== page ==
The Duke is an abstract strategy game, similar to chess or shogi (a game I dutifully Googled before writing this review). The game is played on a six by six grid, and troops are represented by wooden tiles featuring the piece’s name, symbol, and movement pattern. On their turn, a player can move one of their pieces according to that pattern. If it lands on an enemy tile, that enemy tile is captured and removed from the game. If a player can threaten to capture the opponent’s Duke from the board, and their opponent has no way of stopping it, that player wins the game.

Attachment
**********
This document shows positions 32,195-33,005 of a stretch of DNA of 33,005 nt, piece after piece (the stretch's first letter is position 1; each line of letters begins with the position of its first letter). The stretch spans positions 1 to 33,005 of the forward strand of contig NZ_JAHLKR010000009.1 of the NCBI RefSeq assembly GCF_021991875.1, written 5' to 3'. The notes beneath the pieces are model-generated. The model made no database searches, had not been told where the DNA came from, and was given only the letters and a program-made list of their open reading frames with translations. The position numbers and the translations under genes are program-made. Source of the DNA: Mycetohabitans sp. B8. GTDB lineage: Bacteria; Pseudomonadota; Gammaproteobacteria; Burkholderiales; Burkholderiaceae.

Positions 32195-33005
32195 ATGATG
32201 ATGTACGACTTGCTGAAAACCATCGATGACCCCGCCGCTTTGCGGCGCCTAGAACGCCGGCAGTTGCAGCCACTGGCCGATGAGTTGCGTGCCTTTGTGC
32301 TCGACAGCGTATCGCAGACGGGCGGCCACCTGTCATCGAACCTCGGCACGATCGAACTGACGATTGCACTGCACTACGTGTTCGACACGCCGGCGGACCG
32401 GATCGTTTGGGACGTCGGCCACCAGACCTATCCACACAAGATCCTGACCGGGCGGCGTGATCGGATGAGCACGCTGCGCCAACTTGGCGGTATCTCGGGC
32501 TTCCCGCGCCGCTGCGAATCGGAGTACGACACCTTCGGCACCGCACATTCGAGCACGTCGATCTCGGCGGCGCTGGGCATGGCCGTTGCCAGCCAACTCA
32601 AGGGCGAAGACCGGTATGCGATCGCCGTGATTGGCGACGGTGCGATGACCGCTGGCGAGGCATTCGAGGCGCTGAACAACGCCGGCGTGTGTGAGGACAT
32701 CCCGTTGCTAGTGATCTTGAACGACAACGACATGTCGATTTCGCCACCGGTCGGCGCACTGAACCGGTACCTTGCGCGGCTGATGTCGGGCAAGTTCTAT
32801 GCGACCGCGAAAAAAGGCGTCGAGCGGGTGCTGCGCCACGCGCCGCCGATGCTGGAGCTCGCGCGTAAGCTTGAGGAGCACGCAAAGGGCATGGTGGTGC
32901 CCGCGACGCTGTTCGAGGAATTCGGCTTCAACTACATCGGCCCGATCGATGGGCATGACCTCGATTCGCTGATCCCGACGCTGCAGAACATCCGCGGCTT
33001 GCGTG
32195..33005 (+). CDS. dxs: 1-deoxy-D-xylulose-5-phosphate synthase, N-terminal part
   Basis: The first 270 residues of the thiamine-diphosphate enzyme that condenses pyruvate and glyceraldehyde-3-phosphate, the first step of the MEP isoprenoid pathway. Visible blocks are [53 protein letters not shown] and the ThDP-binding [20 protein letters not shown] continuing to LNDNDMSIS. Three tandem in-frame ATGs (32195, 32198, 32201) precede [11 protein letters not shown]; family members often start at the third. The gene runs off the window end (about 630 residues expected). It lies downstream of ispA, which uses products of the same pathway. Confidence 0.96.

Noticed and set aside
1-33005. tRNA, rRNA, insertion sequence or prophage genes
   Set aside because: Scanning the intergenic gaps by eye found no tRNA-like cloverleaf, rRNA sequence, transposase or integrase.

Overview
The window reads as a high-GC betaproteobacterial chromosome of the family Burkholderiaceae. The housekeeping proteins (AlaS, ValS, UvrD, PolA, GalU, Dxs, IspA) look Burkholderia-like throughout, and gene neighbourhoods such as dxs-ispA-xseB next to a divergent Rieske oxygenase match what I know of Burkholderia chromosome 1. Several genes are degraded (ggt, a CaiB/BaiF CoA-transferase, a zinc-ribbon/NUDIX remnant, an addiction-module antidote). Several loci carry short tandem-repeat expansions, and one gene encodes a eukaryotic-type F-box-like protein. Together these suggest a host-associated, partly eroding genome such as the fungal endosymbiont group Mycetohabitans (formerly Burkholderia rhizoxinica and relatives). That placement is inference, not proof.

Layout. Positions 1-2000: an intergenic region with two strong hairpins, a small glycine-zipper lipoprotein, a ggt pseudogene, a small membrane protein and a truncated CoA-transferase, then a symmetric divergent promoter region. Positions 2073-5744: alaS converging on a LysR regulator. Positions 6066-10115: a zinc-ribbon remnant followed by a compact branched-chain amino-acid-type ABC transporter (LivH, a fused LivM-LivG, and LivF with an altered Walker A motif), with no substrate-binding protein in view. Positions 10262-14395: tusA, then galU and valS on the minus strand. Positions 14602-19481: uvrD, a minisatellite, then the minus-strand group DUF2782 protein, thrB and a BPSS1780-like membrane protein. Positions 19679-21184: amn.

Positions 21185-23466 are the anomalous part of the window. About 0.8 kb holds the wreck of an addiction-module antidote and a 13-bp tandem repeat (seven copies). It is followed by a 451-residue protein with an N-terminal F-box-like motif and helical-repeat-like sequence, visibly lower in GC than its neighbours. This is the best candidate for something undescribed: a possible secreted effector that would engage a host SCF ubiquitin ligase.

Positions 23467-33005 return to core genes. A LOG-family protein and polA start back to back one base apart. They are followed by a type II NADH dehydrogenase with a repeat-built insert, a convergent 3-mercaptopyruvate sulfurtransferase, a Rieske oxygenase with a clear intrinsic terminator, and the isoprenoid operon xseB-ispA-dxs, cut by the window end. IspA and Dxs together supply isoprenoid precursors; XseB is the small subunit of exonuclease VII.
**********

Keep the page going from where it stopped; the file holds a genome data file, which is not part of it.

Sounds fairly typical so far—nut there are three things that distinguish The Duke from games like chess or shogi.
First, taking a page out of miniature wargames, the players get to deploy their troops at the start of the game.
Second, the pieces have a reverse face that has a different movement pattern. In chess and shogi, a piece can be promoted if it advances far enough to your opponent; in The Duke, the pieces flip every time you use them.
Third, instead of moving one of your tiles, you can instead use your turn to draw a random tile from your bag and place it on the board adjacent to your Duke.

Let’s take a look at what these elements bring to the game.